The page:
“The Orphans of Raspay”, a new novella by Lois McMaster Bujold in the Penric and Desdemona series, came out July 18, 2019. Image taken from Amazon.com.
A Review in Three Stages
If “The Orphans of Raspay” is your first Bujold: Penric is an archetypical hero, and sharing a mind with an entity is an old and wonderful trope; Lois McMaster Bujold does her trope-twisting magic with both. You won’t have any trouble following the story on this level. This is an exciting tale with a happy ending, and lots of things that go boom. Some people may feel leery about the fact that the Orphans could be sex-trafficked. I’m squeamish myself, but Lois has a light hand, and while I worry about the girls, I know they are going to be fine. The girls are really well done, too. So often, writers turn child-characters into plot moppets, or precocious brats. These kids are essential to the story, and they act like kids. If you like clever tales of adventure, this is well worth a few hours of time. Penric and his demon, Desdemona, are a great team!
For people who have read the Penric series, but not much else:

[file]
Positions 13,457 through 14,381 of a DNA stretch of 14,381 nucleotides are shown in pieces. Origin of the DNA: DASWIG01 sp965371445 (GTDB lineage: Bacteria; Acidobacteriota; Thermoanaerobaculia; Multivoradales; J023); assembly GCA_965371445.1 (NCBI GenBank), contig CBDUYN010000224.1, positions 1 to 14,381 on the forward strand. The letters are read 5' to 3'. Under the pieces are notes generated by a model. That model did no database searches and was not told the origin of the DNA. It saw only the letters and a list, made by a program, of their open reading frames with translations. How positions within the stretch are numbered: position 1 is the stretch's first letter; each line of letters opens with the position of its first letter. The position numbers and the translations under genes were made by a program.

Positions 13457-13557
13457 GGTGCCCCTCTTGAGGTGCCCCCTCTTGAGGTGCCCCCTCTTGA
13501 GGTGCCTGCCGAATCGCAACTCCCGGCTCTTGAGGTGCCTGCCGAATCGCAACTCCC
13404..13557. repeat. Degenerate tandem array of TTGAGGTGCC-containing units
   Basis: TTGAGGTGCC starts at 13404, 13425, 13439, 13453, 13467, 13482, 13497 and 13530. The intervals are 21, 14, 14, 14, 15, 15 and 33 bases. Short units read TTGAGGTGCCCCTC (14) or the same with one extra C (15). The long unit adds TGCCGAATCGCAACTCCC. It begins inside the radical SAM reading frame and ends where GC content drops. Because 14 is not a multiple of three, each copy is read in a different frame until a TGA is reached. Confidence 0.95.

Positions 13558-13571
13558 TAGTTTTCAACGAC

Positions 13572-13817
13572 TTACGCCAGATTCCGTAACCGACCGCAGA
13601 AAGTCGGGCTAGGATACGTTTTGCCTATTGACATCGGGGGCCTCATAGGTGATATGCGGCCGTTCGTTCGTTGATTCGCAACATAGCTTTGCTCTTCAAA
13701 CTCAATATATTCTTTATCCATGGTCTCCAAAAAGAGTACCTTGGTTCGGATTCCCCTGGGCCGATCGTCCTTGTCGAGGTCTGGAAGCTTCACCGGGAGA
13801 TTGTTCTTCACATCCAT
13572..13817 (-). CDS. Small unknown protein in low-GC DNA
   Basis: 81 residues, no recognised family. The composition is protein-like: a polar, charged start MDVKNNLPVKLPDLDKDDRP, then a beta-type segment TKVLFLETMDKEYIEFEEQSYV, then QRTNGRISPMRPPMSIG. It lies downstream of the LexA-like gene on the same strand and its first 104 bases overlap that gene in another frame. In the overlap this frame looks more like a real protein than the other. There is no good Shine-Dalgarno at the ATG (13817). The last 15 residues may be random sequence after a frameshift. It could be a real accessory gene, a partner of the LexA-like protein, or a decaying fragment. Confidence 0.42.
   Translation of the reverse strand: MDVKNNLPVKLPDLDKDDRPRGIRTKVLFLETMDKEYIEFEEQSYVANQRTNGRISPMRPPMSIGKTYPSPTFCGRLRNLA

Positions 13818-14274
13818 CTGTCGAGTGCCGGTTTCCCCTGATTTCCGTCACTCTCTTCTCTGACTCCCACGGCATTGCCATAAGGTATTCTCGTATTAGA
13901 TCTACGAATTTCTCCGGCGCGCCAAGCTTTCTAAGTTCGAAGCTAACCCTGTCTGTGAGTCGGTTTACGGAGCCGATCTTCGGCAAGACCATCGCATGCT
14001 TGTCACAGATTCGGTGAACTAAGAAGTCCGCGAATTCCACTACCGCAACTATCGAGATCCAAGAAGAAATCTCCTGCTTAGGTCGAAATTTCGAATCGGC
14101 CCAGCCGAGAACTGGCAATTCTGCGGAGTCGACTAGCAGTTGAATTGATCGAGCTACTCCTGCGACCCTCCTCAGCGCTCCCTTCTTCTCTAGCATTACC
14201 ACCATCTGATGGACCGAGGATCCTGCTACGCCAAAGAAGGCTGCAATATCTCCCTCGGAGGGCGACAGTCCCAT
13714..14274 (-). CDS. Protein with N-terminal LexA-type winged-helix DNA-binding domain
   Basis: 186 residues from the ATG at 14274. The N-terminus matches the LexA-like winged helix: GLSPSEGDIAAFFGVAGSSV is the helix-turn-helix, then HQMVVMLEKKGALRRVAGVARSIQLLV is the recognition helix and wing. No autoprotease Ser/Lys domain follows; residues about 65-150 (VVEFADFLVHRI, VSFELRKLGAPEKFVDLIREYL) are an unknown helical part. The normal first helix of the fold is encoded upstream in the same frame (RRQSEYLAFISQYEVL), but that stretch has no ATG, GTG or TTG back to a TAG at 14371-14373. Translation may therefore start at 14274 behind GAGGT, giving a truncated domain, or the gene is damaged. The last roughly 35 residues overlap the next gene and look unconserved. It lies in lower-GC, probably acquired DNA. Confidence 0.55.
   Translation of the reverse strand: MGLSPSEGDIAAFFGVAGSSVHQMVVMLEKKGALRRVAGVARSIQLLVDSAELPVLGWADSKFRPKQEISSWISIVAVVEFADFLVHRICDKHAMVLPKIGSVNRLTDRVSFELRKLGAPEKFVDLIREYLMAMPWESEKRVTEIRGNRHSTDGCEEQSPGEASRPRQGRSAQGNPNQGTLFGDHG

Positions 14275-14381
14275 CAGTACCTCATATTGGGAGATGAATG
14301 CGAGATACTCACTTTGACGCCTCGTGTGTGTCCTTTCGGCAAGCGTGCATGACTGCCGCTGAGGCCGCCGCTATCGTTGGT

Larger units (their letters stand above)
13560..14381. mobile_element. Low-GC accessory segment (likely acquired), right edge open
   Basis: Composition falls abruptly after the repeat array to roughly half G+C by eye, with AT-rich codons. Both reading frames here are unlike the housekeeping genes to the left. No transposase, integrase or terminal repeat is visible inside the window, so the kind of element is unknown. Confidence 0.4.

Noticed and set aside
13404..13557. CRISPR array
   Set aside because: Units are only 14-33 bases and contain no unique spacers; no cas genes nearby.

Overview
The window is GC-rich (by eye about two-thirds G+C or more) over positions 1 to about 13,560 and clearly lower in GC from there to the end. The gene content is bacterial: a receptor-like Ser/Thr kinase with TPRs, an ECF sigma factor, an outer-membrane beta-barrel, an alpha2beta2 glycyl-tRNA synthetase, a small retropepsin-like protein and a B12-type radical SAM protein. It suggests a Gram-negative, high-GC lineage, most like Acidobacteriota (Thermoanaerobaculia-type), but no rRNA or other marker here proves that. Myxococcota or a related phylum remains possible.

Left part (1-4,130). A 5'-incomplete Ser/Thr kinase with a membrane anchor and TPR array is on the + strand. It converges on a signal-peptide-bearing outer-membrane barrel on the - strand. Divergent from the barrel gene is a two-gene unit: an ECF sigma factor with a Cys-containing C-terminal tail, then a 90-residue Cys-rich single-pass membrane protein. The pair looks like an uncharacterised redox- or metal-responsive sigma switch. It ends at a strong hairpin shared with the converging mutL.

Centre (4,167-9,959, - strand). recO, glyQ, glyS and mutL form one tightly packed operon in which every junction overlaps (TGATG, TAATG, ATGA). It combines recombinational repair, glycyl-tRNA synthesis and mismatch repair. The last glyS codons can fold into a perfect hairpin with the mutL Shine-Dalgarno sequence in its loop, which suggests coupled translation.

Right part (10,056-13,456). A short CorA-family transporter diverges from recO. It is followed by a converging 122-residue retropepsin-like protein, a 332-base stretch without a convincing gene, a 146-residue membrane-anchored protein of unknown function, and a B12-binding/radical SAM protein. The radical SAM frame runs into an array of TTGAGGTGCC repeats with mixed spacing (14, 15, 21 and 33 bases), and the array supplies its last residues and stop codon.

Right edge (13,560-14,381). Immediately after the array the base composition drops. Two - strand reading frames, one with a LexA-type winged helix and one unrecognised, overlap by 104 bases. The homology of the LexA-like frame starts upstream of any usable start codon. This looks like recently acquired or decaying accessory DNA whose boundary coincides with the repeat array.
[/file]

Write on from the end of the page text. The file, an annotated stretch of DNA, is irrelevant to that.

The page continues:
CAUTION: HERE BE SPOILERS FOR THE PREVIOUS NOVELLAS (maybe).
It’s another Penric and Desdemona! Fabulous!
Let me get the bad news out of the way first: Continue reading
Some things don’t change. Fortunately, the fashion for wearing your best codpiece to the wedding does seem to be buried in the depths of time. (Image via Wikimedia Commons)
The cake has been cut and the booze has been flowing freely for about an hour when you look across the dance floor, and you see him. He was at your table, and sitting, he was a well-dressed nothing. But now, he’s dancing, and there’s something about the fluid motion of his arms, the way his kneebone connects to his thighbone, and oh lordy, will you look at his hips? You look away before your heart pops over your sweetheart neckline. You look back, and there he is, asking you to dance. You take his hand, and take your place in the crowd of people swaying and celebrating a new marriage. Welcome to the dance.
What can I say about the wedding dance as a writing prompt? It permeates most cultures, so we’ve all seen it, or can enjoy it on YouTube. When you see the same ritual conducted in so many different settings, it’s easy to imagine it conducted in more fantastic places. A historical Scottish penny wedding, as described on Jessamyn’s Regency Costume Companion website here. Or a frontier wedding dance on a newly settled planet. Or maybe a fantasy wedding in some delightful fairyland of your imagination.
And of course, what kind of story doesn’t have Things That Go Wrong? Continue reading